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For years, Isla Guadalupe in Mexico has been a much sought-after destination for shark enthusiasts. However, this dream has come to an end with the permanent closure of the Great White Shark cage diving site to tourism.
The Mexican Government announced the ban on "all tourism activities, and film and TV productions at Isla Guadalupe" on January 10, citing conservation concerns as the primary reason. This ban expands on an already-existing suspension from May to December 2022 on cage diving and sport fishing in the same area. The initial closure aimed to "gather information that will guide activities and the adoption of the best sustainability practices that guarantee the conservation of the aforementioned populations," according to a statement issued by the Mexican Government.
The new Management Plan for Guadalupe specifies that "White Shark observation may not be carried out in the Reserve for tourist purposes, to avoid altering [sharks'] habitat, behavior and feeding sites, and thereby preserve and conserve the species."
However, local tour operators and some shark advocates have expressed concerns about the closure. They argue that the absence of dive tourists may result in more harm to shark populations, despite good intentions. According to critics, liveaboards that visited the protected waters served as an effective physical deterrent to poachers and illegal fishing activities. Operators were present on an almost-permanent basis throughout the six-month season when Great Whites migrate to Isla Guadalupe each year. They brought tourists, which helped to keep poachers and fishermen out.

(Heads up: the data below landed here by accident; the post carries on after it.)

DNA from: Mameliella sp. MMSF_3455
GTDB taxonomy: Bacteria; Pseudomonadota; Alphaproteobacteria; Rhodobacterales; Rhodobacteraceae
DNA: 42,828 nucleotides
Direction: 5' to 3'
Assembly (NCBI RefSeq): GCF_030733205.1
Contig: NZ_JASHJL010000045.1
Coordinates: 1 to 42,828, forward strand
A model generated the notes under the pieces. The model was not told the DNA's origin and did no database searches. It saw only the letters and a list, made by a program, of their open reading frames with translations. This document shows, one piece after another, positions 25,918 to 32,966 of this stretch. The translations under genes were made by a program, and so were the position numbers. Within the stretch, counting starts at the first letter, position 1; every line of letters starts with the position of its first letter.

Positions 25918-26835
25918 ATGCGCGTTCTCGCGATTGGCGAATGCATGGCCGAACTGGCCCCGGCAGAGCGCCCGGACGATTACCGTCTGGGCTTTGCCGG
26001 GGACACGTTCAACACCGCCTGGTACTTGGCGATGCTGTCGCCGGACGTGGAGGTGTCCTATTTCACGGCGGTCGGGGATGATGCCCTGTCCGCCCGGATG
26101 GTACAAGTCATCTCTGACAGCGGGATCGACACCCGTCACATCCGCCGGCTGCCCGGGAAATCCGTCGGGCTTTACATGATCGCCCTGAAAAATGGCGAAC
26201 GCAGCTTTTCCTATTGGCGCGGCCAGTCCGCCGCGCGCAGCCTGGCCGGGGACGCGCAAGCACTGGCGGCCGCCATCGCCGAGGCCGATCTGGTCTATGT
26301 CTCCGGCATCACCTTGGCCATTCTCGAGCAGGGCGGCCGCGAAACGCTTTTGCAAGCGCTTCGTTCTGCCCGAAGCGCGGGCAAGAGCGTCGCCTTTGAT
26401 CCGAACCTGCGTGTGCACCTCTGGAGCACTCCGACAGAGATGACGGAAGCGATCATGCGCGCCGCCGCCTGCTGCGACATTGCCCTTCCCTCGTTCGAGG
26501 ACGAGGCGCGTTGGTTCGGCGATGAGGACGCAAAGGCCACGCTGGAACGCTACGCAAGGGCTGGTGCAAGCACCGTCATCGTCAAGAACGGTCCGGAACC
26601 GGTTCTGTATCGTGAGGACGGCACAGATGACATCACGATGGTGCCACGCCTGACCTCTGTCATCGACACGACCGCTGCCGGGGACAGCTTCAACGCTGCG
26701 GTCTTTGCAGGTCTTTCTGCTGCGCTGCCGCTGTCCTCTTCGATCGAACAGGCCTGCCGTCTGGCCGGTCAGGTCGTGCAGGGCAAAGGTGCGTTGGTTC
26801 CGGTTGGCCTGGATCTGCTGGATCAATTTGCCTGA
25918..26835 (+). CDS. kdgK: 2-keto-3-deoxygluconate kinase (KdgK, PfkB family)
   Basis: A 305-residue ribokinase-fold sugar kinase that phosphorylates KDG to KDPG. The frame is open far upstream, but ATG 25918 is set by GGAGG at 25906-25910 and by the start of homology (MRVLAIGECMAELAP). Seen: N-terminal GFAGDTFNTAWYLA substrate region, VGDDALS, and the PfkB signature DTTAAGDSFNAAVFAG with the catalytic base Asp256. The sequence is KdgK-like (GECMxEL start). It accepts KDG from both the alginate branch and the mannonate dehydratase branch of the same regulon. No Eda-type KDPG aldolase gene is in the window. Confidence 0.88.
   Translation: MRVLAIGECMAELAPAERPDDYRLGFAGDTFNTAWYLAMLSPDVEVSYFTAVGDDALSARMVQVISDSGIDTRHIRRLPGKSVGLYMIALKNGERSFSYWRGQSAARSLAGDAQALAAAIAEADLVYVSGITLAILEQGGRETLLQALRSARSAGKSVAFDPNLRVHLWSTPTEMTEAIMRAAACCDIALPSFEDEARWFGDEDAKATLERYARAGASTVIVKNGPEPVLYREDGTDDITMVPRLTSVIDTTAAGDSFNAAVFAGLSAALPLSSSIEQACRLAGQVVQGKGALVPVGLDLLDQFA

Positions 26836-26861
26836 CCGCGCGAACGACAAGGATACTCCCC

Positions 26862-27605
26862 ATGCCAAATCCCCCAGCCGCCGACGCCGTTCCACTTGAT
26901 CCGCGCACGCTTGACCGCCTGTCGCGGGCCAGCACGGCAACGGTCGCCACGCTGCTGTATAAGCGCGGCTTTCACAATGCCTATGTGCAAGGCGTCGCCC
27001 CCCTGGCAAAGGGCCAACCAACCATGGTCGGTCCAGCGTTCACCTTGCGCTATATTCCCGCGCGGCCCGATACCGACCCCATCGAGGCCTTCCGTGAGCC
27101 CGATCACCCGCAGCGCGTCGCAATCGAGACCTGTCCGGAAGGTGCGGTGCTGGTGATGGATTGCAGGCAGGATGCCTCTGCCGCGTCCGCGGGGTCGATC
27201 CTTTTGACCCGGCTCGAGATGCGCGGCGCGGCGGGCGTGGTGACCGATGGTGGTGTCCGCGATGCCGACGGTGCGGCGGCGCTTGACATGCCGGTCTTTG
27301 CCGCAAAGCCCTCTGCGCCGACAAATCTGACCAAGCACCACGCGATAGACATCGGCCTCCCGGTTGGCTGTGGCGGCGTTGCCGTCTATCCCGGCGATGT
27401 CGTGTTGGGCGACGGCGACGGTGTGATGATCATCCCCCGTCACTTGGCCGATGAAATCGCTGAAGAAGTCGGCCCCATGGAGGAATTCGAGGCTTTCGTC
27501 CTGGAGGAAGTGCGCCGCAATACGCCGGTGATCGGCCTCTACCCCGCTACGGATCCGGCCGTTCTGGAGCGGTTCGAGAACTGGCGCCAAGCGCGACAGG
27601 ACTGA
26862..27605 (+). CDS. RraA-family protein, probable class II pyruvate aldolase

With the new ban, these tour operators and liveaboards are effectively out of business, and the local economy, which relies heavily on shark tourism, will suffer.
Horizon Charters, one of the original Great White Shark cage diving liveaboards in the area, issued a statement saying, "As it stands, there is no mechanism that will magically reopen Guadalupe, no legal challenge, no petition, or pressure campaign. It is closed."
The operator also pointed out that there are no provisions in the new management plan to protect the 400+ Great White Sharks that they've come to know and love. These particular sharks are the "main breeding animals" for most of the waters from Hawaii to Washington State, the entire coast of California, Baja, and the Sea of Cortez, the operator continued.
"The loss of these animals to illegal fishing could potentially collapse the entire white shark population in the Eastern Pacific," the shop added. "As such, it is imperative that Mexico set aside the manpower and funding necessary to protect these animals each and every season moving forward."
As the reopening of Guadalupe remains uncertain, Horizon Charters has decided to refund all bookings for the upcoming season.
The closure of Isla Guadalupe may be a blow to shark enthusiasts, but it is also a reminder of the need for sustainable tourism practices to protect our planet's precious marine life.